GG: What are you most excited to share with GoGreen attendees about the work United Streetcar is doing and the success that you’ve had?
CB:
I think one of the best things we can do is to show that the US green manufacturing and industry is alive and well. If a traditional, metal manufacturing company that builds boats and bridges, can eventually be building wave energy devices and modern streetcars, it’s a pretty huge compliment to the innovation and ingenuity of the American public and the American worker. To me, that’s so incredibly exciting. We’re creating jobs for this new economy and if we can continue to get the right kind of support, hopefully this could turn into a pretty big piece of the United States’ industry fabric. That’s something I really love sharing. It’s not just about United Streetcar and Oregon Iron Works. Yes, I love my company, and we’ve invested millions to take a leadership role in this, but it takes all these other suppliers succeeding as well to create an industry here in the United States. And I think that’s something we should all be proud of supporting.

Chandra Brown is the CEO of United Streetcar and the keynote speaker at the GoGreen Conference in Portland, Oregon on October 5, 2010. The conference is this Tuesday + GoGreen 2009 sold out, so register for GoGreen Conference 2010 Portland soon to join us: http://www.portland.gogreenconference.net/registration.

To learn more about Chandra and United Streetcar, visit: http://www.unitedstreetcar.com

PDX 2010 Green Line Series: Verde’s Alan Hipólito Talks Equitable Access To The Green Economy

We’ve heard the rumors and seen the proof about explosive growth in what’s called the new “green economy.” But not everyone’s getting a fair share of the benefits. Verde’s Executive Director, Alan Hipólito talks with The Green Line Series on how to better integrate underrepresented populations into this new green economy, the advantages of a richly diverse workforce and why it’s crucial to the sustainable business movement’s success.

GG: Can you give us an overview of Verde’s programs and what your mission in the community is?
AH:
We used to say that our goal at Verde was to connect low-income people and people of color with the economic benefits of protecting the environment. But over time that’s evolved into a broader goal of building environmental wealth in those communities. Environmental wealth coming from traditional, natural resources —like clean air, clean water, uncontaminated land, parks, green spaces and habitat—to environmental technologies—like storm water management, ecoroofs, solar installations, weatherization, etc.—and then lastly a third kind of group which involves knowledge and economic opportunity—so environmental education, job training, jobs and entrepreneurial opportunities.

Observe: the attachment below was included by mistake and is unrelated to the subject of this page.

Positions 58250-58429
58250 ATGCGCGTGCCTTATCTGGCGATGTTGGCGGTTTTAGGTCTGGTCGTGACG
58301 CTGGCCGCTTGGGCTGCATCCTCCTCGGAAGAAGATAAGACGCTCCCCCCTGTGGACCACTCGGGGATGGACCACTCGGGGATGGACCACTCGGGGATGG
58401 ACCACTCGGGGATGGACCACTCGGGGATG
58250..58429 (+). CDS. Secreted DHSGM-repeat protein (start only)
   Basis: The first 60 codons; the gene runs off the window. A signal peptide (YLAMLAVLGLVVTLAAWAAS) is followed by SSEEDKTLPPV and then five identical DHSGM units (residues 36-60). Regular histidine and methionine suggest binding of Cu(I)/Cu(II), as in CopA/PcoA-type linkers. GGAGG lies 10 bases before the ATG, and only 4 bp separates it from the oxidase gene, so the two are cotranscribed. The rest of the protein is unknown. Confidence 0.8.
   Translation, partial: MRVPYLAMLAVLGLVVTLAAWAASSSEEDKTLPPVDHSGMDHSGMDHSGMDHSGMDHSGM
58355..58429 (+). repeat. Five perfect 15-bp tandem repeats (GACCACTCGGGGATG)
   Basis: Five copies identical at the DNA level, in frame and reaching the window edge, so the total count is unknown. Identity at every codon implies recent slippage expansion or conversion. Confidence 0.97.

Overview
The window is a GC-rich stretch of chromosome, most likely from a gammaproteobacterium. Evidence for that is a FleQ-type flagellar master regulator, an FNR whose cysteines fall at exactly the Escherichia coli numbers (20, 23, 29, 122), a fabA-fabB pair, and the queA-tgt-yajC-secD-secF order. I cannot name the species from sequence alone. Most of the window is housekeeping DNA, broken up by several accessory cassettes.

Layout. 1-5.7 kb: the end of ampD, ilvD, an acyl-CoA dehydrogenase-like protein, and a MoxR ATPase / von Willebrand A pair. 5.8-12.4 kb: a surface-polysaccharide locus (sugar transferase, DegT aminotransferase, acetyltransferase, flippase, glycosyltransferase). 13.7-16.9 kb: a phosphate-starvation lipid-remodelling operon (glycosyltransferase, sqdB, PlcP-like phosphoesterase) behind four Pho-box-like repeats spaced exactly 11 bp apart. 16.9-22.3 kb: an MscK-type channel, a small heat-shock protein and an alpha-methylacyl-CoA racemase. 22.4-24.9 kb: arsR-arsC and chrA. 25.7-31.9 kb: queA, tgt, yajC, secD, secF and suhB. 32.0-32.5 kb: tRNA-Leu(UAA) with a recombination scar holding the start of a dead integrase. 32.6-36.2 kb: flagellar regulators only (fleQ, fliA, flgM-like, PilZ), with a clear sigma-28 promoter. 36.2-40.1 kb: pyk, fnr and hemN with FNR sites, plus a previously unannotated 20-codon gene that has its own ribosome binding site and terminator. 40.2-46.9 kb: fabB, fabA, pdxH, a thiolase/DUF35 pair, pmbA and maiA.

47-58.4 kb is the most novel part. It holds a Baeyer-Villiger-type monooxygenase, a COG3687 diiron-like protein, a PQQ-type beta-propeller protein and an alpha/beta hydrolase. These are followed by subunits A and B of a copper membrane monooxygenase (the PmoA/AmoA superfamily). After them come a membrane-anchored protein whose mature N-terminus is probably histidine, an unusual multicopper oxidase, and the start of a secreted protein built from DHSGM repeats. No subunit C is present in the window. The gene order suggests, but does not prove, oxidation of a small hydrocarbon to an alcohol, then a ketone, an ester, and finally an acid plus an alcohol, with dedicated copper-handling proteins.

We build wealth in a community in two ways –through social enterprise, and through outreach and advocacy activities.

GG: We obviously talk a lot about making businesses more sustainable at GoGreen–what’s the missing link in your mind that Verde is trying to address?
AH:
If you accept, as I think most folks do, that the definition of sustainability involves a triple bottom line or a three-legged stool—highlighting environment, economy and equity—the sustainable movement has done a pretty good job delivering environmental performance and economic performance, but it does a terrible job of delivering equity. It comes down to the fact that most sustainability practitioners do not wake up in the morning and think about how their activities are going to impact lower income people and people of color. They wake up thinking about how they’re going to make money and protect the environment. They’re lacking that focus and so it doesn’t always happen.

GG: Other than the obvious reasons of fairness, what are the additional advantages to bringing those stakeholders to the table?
AH:
There are a number of them. One is, as we’ve seen with climate change legislation, sustainability practitioners don’t have the political numbers to consistently carry or achieve their legislative priorities. That’s a big building block right there in front of them, that’s often completely discounted.